Heisenbergs Uncertainty Principle and Einstein and Bohrs Arguments

Quoted from one of the greatest scientists of the 20th century, Albert Einstein, “… god does not play dice.” He gave this response when Werner Heisenberg proposed the uncertainty principle, Einstein said that statement thinking the natural world does not go by probabilities. Heisenberg however, said we can not know the exact position and speed of an electron at the same time; we can only know the probability of one and the exact number of the other. Therefore, he reasoned, if you know the exact speed of the electron then the position is only a probability, not an exact position.

In quantum mechanics a particle is described as a wave instead of a particle. The position of the particle is simply where the wave is concentrated, and the speed of the particle is the wavelength divided by the frequency. The position of the particle is unknown to the degree of the amplitude of the wave. If you know anything about waves, then you should know the frequency is how many times the crest of the wave passes a point in a second. The amplitude of the wave is how far the crest extends out, finally the wave length is the length from one trough to the next, a trough is the opposite of a crest.

Waves only have a definite position when it is concentrated at one point, which means the wave length cannot be defined. On the contrary, waves only have a definite speed when there is a distinct crest and trough, which means the position cannot be exactly determined. Consequently, in quantum dynamics there is no states particles can be in that give you both the exact position and velocity, which gave rise to the uncertainty principle.

Einstein proposed a few thought experiments to disprove the uncertainty principle, the first thought experiment goes as follows. Consider a particle passing through a slit of width d. The slit introduces an uncertainty in momentum of approximately h/d because the particle passes through the wall. But let us determine the momentum of the particle by measuring the recoil of the wall. In doing so, we will find the momentum of the particle to arbitrary accuracy by conservation of momentum. Bohr’s response to this thought experiment was to some extent of the wall that we are measuring the recoil from is quantum dynamic also, so the uncertainty that the wall produces is equal if not more then the uncertainty if we measured the particle in more conventional ways.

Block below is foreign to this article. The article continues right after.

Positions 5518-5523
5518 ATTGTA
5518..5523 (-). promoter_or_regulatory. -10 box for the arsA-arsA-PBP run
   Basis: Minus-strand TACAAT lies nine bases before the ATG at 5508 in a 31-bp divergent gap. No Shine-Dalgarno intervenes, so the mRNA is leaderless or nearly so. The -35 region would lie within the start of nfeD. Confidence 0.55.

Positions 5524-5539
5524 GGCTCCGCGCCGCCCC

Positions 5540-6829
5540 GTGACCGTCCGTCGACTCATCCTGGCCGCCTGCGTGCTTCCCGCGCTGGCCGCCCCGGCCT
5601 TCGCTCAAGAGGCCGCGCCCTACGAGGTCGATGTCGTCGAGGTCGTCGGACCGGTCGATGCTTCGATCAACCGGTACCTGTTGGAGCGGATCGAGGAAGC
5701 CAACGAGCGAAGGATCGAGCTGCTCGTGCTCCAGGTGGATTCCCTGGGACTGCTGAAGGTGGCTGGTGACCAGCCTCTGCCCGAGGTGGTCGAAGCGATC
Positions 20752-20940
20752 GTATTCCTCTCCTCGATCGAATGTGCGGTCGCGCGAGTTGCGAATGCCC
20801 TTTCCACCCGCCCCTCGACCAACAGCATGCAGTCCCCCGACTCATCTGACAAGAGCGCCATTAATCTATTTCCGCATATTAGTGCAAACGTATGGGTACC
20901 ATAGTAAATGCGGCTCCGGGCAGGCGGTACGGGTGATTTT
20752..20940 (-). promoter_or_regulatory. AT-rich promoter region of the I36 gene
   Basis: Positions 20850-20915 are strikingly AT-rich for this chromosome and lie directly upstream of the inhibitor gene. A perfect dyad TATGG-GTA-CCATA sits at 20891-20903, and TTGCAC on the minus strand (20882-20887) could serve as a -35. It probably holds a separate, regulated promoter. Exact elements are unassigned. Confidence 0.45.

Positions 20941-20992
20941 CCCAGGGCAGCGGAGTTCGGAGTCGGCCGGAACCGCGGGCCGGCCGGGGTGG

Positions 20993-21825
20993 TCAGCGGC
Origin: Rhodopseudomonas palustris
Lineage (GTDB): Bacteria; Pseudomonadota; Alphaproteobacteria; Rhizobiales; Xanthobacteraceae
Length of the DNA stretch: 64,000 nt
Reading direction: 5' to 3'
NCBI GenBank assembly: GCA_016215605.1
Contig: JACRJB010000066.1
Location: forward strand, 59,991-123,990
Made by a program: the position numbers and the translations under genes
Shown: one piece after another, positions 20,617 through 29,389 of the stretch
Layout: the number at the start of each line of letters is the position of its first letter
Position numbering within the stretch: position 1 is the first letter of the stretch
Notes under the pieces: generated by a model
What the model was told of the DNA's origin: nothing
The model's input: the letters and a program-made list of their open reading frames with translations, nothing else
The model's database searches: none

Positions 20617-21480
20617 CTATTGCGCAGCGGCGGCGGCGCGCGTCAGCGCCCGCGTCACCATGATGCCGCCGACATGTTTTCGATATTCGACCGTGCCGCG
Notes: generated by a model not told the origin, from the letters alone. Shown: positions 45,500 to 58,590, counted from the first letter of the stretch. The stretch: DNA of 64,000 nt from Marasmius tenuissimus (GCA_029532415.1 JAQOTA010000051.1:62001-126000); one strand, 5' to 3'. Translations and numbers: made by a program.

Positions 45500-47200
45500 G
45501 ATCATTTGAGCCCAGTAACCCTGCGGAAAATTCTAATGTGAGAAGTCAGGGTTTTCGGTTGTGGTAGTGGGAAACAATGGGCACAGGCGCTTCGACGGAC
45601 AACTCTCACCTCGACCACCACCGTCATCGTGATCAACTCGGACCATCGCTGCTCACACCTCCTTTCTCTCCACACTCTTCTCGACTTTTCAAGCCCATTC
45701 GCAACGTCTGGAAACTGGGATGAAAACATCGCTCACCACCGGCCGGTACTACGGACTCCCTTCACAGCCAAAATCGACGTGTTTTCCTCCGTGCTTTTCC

Soon after Einstein proposed another thought experiment to disprove the uncertainty principle. This one is called Einsteins Box which goes as follows. Consider a box filled with light. The box has a shutter, which opens and quickly closes by a clock at a precise time, and some of the light escapes. We can set the clock so that the time that the energy escapes is known. To measure the amount of energy that leaves, Einstein proposed weighing the box just after the emission. The missing energy will lessen the weight of the box. If the box is mounted on a scale, it is naively possible to adjust the parameters so that the uncertainty principle is violated. After Bohr considered this for a while, he realized if the energy of the box is known, then the time in which the shutter opens and closes is uncertain because the presence of a gravitational field alters time slightly and can account for the uncertainty that is required in this situation.

Einstein never disproved the uncertainty principle which he despised, and the ironic thing about all this is Einstein is credited to be the father of quantum mechanics and dynamics even though he did not believe in its accuracy. Even though one of our greatest scientist disapproved this branch of physics, it is thought to be correct for most scientist. It is still an active area of research and development and is now an important branch to explain the natural world. So the question seems to be answered, god might play dice.